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The barbican of Lewes in Sussex is a Norman shell-keep-castle with much of its 12th. century walls intact, seven feet thick, these walls rise nearly twenty feet from the courtyard to the wall-walk.
Lewes built under William I, had two mounds, one at each end of a long, oval bailey. The original keep, of wood, was on the north mound. This was, perhaps, built in the first year or two after the Conquest. Then the permanent stone shell-keep was set up on the south mound.
Stephen J ROWELL, from Lewes, Sussex wrote:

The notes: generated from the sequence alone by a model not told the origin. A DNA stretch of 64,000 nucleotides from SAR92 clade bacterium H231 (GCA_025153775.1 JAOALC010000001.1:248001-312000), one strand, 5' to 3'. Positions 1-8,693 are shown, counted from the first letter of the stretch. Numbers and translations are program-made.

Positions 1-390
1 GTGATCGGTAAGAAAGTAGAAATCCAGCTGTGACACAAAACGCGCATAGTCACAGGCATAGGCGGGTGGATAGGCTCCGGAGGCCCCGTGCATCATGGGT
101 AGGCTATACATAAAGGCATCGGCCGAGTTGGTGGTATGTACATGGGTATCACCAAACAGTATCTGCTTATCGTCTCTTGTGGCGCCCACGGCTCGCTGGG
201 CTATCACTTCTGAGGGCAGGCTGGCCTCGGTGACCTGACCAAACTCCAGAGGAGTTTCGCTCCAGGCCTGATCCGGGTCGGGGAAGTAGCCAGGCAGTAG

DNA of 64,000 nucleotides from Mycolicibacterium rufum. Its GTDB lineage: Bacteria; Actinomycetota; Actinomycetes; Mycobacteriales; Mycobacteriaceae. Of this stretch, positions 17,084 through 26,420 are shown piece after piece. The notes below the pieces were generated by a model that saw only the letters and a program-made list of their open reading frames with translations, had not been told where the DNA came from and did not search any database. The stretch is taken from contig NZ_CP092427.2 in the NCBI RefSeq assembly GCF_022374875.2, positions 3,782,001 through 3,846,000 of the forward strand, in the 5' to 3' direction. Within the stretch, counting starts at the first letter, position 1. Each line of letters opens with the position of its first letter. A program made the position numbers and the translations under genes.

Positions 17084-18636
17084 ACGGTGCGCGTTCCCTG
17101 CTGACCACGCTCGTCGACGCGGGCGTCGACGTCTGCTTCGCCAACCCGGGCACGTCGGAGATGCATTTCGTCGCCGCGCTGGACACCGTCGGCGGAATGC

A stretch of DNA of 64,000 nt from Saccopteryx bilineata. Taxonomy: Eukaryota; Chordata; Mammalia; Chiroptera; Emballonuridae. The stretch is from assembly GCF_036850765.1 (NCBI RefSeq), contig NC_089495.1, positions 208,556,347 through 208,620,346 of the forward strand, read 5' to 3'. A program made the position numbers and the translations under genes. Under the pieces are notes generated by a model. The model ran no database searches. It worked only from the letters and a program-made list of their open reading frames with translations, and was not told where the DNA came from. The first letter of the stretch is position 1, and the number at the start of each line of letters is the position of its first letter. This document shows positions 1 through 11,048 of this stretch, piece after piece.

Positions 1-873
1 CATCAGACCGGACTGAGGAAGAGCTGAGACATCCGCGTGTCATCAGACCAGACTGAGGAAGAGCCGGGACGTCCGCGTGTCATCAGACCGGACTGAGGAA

I found your site whilst browsing on a wet English afternoon and I must say thoroughly enjoyed it. (It is now added to my favorites). Well done. I do have a question however. As my wife and I live in LEWES, Sussex -a town with strong American links- I wondered why there is no listing for Lewes castle. The first castle started by William the Conqueror in 1086, initially in wood and then in flint. One of only two castles in Britain with two bailey's, the other being Lincoln. One of Lewes's bailey's is without the walls (as in outside, not no walls), Lincoln's is within. We have a very large number of American visitors to Lewes because of the Tom Paine connection and I just thought it may be worthy of inclusion.